A well-known community campaigner took an overdose in his Doncaster flat within months of shocking revelations about his friend, Jimmy Savile.
The body of Ray Nortrop lay undiscovered for up to a fortnight after he took an overdose last December.
A Doncaster inquest heard police were not investigating Mr Nortrop as part of the Jimmy Savile child sex abuse inquiry but a national newspaper made enquiries about him after his death.
Mr Nortrop, aged 68, had no previous mental health issues and did not talk to anyone about taking his life in the weeks leading to his death at his flat in Askrigg Close, Cantley.
The inquest heard an attempted reconciliation with his estranged daughter, Fleur Doyle, turned sour and he took legal action against her to gain access to his 10-year-old grandson.
Neighbours used a spare key to enter his flat on December 22 and found Mr Nortrop lying on the bedroom floor.
A post-mortem examination showed codeine and paracetamol in his system and his death was consistent with a fatal overdose.
Pc Christopher Akers told the inquest he was aware a national newspaper had been making enquiries about Mr Nortrop after he died, into ‘criminal matters of a very serious nature going back a number of years, which the press has reported’.
Pc Akers said: “There was nothing to substantiate that in the flat or to implicate any criminality.”
Another officer said he’d not been the subject of any South Yorkshire Police enquiry.
In a statement Mrs Doyle said her father was ‘like a stranger’ to her.
In 2011 she attempted a reconciliation so he could see his grandson, but she said when they met ‘he appeared very cold-hearted and the relationship felt strained, so I decided not to meet him again’.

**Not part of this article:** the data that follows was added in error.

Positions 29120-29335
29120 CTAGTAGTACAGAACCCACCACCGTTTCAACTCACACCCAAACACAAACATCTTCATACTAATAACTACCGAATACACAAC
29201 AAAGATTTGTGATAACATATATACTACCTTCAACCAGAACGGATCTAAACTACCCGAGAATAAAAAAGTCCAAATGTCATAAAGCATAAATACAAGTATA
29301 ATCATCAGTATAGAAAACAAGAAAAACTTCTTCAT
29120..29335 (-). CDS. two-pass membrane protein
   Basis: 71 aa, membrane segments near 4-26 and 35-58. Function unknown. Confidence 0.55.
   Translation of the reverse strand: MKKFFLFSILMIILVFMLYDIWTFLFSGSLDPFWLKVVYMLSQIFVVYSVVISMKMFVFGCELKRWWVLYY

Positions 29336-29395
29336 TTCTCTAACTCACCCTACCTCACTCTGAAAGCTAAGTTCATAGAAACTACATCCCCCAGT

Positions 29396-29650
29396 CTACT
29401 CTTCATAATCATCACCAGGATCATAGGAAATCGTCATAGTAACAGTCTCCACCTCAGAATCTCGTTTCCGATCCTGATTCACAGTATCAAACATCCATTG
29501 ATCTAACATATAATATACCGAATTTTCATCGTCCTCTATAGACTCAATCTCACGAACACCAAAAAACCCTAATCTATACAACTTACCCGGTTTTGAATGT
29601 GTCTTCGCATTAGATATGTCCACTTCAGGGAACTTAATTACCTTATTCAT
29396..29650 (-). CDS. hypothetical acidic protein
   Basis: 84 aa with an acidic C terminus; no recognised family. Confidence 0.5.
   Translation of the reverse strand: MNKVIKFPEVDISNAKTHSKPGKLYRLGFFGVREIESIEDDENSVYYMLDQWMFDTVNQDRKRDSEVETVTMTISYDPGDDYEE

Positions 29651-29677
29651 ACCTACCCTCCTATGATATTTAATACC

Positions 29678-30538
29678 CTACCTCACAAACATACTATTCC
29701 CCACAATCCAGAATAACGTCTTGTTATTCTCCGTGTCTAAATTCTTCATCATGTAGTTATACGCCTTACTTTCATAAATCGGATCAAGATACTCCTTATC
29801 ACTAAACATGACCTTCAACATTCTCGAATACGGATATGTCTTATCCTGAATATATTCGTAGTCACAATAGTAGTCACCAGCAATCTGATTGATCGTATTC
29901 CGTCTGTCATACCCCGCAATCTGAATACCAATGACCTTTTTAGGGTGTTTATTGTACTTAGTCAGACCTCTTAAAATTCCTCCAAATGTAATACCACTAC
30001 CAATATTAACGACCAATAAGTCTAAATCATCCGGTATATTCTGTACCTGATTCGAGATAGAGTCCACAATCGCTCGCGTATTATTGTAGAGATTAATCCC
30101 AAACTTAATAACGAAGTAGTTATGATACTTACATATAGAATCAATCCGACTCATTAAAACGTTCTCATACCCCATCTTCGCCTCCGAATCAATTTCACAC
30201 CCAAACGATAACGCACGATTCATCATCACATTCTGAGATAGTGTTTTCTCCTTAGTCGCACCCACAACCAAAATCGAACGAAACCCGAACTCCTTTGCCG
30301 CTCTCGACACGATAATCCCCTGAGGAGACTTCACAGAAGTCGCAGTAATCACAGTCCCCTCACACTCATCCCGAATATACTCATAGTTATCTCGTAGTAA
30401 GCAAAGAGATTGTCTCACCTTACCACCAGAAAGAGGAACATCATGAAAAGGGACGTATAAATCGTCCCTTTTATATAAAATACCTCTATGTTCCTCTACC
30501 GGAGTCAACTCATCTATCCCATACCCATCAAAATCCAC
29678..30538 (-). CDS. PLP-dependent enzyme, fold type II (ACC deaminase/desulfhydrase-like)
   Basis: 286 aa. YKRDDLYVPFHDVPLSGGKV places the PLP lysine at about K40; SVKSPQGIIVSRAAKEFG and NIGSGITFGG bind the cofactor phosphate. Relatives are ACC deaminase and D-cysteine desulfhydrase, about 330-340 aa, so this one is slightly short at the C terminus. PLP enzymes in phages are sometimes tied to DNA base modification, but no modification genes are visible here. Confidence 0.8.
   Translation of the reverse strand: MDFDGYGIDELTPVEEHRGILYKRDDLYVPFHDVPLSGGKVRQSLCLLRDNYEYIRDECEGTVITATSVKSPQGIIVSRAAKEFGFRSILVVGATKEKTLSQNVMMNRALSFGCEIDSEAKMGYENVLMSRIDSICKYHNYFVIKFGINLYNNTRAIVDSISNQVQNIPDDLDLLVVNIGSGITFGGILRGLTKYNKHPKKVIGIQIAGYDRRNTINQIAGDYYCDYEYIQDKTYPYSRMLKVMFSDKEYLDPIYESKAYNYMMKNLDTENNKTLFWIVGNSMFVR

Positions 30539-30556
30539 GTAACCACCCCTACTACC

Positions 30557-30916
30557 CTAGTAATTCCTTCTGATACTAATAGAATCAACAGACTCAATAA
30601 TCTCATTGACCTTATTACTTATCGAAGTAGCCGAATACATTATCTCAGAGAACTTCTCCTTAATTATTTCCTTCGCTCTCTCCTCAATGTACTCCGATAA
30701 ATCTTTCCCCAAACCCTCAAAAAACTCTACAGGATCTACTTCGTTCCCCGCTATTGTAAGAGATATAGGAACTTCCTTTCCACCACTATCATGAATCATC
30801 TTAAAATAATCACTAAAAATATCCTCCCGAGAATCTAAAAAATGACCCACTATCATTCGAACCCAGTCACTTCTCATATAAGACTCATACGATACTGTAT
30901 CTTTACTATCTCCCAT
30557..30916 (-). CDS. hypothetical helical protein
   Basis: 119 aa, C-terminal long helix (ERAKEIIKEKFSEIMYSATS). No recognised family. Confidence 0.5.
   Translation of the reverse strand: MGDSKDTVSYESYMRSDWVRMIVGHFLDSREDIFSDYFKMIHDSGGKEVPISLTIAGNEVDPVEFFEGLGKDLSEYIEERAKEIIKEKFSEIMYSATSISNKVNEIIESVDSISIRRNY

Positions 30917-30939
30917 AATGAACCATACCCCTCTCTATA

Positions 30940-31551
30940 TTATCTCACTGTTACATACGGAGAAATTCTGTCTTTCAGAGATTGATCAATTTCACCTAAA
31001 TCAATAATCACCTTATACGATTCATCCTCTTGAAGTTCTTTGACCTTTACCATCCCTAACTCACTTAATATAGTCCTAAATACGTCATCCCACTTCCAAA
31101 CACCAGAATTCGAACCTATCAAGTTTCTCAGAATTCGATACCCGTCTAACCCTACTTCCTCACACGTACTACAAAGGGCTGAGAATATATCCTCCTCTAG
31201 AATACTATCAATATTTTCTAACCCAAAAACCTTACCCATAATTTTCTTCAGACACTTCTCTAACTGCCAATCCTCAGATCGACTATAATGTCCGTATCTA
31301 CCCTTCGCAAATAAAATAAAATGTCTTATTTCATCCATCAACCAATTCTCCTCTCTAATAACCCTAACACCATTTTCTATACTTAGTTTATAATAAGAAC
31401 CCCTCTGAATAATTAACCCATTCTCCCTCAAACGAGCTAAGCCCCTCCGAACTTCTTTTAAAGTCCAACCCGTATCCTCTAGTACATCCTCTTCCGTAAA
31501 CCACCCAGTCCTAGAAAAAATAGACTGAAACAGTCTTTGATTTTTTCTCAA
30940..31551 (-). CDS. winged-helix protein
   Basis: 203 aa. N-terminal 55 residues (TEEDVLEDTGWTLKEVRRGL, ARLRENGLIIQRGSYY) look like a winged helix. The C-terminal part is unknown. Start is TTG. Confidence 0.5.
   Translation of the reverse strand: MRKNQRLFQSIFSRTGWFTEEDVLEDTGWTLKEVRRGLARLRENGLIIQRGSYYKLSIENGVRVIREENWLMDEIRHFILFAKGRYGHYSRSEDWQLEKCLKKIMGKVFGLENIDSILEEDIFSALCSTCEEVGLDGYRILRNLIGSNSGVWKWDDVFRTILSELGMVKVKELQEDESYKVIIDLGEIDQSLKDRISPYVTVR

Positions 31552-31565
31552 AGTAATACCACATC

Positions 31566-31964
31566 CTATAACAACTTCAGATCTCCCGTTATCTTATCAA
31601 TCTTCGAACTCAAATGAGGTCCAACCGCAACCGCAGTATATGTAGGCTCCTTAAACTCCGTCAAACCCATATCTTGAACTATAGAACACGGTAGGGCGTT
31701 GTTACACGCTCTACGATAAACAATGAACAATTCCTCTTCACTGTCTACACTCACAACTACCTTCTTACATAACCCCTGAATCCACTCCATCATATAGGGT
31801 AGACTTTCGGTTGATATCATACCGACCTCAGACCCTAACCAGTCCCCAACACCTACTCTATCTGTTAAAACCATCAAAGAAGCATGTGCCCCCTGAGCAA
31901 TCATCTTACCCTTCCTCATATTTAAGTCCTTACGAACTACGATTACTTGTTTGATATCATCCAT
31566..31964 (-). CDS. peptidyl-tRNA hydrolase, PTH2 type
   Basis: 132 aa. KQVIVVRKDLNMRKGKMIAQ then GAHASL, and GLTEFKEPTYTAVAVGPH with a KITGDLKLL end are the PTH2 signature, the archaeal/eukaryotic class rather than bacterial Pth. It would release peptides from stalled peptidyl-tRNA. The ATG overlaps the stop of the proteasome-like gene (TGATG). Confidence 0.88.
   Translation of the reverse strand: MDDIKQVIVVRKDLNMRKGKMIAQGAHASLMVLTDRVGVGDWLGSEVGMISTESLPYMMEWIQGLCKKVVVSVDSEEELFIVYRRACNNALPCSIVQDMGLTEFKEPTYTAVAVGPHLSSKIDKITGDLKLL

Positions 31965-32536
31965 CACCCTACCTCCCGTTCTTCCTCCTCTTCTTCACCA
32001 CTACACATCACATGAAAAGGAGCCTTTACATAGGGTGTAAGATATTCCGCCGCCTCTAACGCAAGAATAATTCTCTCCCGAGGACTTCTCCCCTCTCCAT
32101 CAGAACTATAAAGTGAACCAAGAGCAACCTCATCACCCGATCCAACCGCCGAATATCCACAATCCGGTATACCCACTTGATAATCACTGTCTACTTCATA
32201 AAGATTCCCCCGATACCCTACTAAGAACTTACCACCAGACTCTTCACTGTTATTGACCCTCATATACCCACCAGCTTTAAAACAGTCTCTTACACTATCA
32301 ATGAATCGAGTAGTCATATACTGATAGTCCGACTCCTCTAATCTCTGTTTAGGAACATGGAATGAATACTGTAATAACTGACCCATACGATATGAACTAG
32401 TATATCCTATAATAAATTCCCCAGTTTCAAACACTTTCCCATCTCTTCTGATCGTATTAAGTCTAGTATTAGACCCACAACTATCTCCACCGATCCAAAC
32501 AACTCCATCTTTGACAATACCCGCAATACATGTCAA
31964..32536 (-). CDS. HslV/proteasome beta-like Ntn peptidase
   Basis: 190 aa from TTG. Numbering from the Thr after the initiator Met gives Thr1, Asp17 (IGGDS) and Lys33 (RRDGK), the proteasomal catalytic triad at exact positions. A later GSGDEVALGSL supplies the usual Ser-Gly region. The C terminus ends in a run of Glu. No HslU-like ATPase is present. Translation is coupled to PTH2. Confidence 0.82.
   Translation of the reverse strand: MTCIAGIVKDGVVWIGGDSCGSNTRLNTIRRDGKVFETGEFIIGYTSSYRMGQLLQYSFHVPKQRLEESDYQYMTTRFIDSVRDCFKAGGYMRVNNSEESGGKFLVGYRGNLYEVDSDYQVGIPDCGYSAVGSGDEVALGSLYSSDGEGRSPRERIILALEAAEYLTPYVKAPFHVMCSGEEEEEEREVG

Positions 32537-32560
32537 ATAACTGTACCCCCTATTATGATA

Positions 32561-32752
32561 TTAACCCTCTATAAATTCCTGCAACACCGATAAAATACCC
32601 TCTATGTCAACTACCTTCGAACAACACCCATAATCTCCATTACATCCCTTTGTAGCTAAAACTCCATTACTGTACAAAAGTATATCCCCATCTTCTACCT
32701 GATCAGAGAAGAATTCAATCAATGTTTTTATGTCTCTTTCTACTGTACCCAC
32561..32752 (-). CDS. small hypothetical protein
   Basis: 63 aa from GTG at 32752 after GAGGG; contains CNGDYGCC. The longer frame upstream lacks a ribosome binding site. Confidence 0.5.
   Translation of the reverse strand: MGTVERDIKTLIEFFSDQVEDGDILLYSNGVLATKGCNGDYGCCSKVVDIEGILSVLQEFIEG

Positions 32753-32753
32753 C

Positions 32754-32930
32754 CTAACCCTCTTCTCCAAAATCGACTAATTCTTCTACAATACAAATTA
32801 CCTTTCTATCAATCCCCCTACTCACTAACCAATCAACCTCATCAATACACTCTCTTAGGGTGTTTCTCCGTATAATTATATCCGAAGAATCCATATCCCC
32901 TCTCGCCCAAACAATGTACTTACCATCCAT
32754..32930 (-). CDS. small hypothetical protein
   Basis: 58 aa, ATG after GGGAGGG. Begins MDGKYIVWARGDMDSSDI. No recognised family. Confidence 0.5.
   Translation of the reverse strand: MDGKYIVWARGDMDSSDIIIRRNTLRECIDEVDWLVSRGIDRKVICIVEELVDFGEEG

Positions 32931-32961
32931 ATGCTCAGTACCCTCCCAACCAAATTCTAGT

Last year she received a letter from him saying if he was not allowed access to the boy he would take legal action.
After a court hearing he was given permission to write to the child on his birthday and at Christmas.
She added: “Ray was very distant with me and I did not want anything to do with him.”
Police found handwritten letters – one for the emergency services telling them not to rescusitate him, one to his daughter expressing his love for her and ‘wishing things might have been different’, and a farewell note to a neighbour.
Coroner Nicola Mundy, recorded a verdict Mr Nortrop took his own life. She said the motivation remained unclear, adding: “There has been reference to speculation, but that is not evidence. I believe his intention to die was clear.”
After Savile’s death Mr Nortrop recalled his time working as a disc jockey and appearing with the broadcaster in the 1960s. He also attended his funeral in Leeds and burial in Scarborough.